Entitlement

One of the great things about Australia is that any child can grow up to be Prime Minister.

Travel to any Western democracy and you’ll hear the same thing, with slight variations; the great thing about the USA is that any child can grow up to be President, and so on.

Any child. Even a girl – in Australia, but so far not the USA. Even a person of colour – in the USA, but so far not Australia.

Which really makes you stop for a moment, because, hang on, isn’t half the population female? Isn’t that a bit weird, over a hundred years of Prime Ministers – twenty eight Prime Ministers – and so far only one girl has made it? Two hundred and twenty odd years of Presidents in the US – forty four Presidents – and so far only one person of colour has made it, and no girls at all?

Yet half of children are girls.

Perhaps there’s more to it than being a child and growing up.

While our constitution, our voting systems and our laws don’t prohibit any child from becoming Prime Minister, it’s painfully obvious that those aren’t the only things stopping at least half our children from achieving that goal. As Anatole France said a long time ago “The law, in its majestic equality, forbids both rich and poor alike to sleep under bridges, beg in the streets, and steal bread”.

Perhaps it helps to be a particular kind of child?

While we all may be born equal under the law, we are certainly not born with equal opportunity. Nobody can deny that a male caucasian child born to a rich family living in a capital city has some advantages; you only have to look at the faces in Parliament to see the truth in that. That’s not to say that any other child still cannot become Prime Minister; it’s just an unarguable fact that, so far, only one has succeeded.

That’s not the entitlement this article is about, however.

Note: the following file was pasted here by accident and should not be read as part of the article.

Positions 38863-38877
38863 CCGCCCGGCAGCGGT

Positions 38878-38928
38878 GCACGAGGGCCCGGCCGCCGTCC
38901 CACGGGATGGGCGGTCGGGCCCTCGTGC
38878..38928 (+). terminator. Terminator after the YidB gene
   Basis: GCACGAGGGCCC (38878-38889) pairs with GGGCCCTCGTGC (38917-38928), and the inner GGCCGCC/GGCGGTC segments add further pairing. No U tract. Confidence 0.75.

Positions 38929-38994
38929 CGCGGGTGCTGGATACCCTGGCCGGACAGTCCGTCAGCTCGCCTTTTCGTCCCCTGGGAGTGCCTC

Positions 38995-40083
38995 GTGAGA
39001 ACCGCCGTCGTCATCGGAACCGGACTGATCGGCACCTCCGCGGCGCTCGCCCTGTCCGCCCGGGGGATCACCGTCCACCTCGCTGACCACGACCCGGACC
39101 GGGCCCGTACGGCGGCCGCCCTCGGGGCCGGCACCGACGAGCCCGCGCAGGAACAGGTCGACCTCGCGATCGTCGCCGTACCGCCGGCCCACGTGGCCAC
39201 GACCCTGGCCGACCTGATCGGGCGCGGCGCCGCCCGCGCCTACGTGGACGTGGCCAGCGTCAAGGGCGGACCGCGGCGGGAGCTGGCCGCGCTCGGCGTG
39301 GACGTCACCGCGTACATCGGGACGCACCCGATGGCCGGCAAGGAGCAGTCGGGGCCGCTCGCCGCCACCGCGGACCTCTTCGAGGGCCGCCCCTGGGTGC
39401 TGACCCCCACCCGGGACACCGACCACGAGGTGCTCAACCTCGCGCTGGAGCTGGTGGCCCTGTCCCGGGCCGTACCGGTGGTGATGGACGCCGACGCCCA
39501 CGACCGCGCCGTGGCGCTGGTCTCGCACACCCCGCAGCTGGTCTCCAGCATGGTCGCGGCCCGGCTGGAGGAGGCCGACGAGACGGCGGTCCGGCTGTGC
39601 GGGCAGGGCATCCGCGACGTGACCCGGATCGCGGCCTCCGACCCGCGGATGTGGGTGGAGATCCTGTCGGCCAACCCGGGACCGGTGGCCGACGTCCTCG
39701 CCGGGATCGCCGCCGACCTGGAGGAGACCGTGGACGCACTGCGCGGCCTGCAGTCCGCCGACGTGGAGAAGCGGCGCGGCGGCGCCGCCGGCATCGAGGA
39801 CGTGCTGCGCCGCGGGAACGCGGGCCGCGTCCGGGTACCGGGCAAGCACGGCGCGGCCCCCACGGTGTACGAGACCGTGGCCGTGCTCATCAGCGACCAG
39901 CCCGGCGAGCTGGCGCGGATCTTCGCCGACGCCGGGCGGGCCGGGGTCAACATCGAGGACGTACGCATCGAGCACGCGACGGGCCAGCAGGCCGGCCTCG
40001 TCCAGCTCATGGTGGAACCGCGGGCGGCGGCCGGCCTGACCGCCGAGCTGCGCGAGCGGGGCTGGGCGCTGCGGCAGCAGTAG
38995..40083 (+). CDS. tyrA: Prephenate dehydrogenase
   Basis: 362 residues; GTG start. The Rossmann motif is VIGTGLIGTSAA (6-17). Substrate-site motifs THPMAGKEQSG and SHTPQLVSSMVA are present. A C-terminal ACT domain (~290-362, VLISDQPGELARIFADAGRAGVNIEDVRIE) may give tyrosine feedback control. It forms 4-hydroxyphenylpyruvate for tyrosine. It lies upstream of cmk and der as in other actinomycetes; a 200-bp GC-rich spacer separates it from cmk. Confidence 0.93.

So, what other entitlement is there? Few would argue that, in general, your race, colour, gender, wealth, location and many other factors make it easier, or harder, for you to succeed.

It seems obvious, then, that circumstance and luck will play a part in any success – or so you’d think. But here’s the strange thing. Successful people don’t believe that. They might agree about it in general, but never in their own particular case.

The entitlement I’m talking about is the entitlement assumed by the “successful”, and its consequences for their behaviour.

How does it work?

Many of those who succeed truly believe that their success is not because they had greater advantages, or luck. They believe it’s because they are truly better. More, they believe that they deserve everything they have, because they’ve earned it by being better – no matter how much they’ve got.

There’s more. Having succeeded, they truly believe that anybody else could also succeed, if only they wanted to or tried hard enough.

In fact, they actually believe that those less fortunate deserve their misfortune! Why? Because they didn’t try hard enough.

The following poll comes from the USA, however the basic distinction between conservatives (Republicans) and liberals (Democrats) is also true in Australia. The poll asks the simple question: are poor people poor because of circumstances, or because of lack of effort?